"The person to be tried upon any charge or information shall be placed before the court unfettered unless the court shall see case otherwise to order, and the charge or information shall be read over and explained to him to the satisfaction of the court by the registrar or other officer of the court, and such person shall be called upon to plead instantly thereto, unless where the person is entitled to service of a copy of the information he objects to he want of such service and the court finds that he has not been duly served therewith."

 

Furthermore, section 35 (6) (a) of the 1999 constitution (amended) provides as follows:

"Every person who is charged with a criminal offence shall be (a) entitled to:

(a)         be informed promptly in the language that he understands and in detail of the nature of the offence"

 

It is thus very clear that for a valid arraignment of an accused person, four essential requirements must be satisfied. These requirements are as follows:

(i)                  the accused person must be placed before the court unfettered unless the court sees other reasons.

 

(ii)                 the charge or information shall be read over and explained to the accused to the satisfaction of the court by the registrar or any other officer of the court

 

(iii)                the accused person shall be called upon to plead thereto, unless there exist any valid reason to do otherwise.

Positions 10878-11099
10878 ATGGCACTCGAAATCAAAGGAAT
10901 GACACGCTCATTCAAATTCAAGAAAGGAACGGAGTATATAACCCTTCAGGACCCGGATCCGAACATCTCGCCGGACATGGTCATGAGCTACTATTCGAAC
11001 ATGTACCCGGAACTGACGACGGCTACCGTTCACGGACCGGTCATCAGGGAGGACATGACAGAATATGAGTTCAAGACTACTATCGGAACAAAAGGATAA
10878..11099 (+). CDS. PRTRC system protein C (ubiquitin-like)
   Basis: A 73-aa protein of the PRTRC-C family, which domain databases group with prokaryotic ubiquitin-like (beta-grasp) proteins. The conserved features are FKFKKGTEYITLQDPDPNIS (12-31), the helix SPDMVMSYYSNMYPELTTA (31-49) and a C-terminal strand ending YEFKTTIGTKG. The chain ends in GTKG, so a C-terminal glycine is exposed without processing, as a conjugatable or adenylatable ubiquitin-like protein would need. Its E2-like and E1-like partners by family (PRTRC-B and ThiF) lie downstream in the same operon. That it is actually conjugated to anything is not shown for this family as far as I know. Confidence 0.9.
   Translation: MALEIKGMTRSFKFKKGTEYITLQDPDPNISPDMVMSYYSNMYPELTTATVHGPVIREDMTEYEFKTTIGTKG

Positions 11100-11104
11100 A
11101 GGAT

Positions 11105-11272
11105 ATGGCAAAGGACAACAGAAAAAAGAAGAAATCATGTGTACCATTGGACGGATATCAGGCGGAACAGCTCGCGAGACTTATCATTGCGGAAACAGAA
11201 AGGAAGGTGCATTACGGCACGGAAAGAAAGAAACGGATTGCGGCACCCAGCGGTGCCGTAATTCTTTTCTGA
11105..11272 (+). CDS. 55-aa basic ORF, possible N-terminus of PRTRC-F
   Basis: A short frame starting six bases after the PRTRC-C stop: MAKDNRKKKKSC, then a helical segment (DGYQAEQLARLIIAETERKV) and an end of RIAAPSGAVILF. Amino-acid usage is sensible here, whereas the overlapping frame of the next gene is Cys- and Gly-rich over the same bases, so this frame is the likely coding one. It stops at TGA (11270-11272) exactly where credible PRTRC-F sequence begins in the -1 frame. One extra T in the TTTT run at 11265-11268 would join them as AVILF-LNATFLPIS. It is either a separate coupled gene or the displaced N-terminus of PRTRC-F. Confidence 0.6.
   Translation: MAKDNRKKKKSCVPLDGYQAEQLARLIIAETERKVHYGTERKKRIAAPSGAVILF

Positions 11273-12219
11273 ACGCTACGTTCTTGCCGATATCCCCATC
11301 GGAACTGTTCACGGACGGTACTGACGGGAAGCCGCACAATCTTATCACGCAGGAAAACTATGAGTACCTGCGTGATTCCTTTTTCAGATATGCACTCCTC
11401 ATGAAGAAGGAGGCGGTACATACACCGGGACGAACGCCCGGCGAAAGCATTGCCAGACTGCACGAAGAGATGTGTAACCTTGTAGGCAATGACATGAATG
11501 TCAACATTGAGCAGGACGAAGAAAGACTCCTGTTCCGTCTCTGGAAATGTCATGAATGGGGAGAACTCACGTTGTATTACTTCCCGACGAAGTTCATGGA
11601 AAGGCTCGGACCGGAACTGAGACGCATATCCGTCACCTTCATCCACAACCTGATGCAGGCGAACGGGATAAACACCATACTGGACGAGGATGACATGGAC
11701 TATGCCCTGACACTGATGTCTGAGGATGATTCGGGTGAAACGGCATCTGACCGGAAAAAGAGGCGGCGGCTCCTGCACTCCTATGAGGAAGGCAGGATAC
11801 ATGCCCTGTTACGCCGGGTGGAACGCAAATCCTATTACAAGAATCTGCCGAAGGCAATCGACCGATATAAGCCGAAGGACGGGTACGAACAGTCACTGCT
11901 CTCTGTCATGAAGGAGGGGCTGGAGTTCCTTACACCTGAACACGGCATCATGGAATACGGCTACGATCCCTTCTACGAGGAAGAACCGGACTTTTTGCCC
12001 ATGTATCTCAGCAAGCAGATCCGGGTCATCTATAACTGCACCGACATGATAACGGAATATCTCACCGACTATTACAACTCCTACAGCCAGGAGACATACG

(iv)               The plead shall be recorded by the trial judge.

 

The Supreme Court, in the case of Ogunye v. State (1999) 5 NWLR pt.604 P.548 @ 565 - 566, after considering the provisions of section 215 of the criminal Procedure Act of Lagos state, which are impari materia with the provisions of sections 215 of the Criminal Code of the Federation of Nigeria, reaffirmed the requirements to be met in the arraignment of an accused person before proceeding to trial by a court, per IGUH J.S.C., thus:

"it is thus clear that for a valid arraignment of an accused person, three essential requirements must be satisfied.


These consist as follows:

 

(i)                  the accused must be placed before the court unfettered unless the court shall see cause otherwise to order;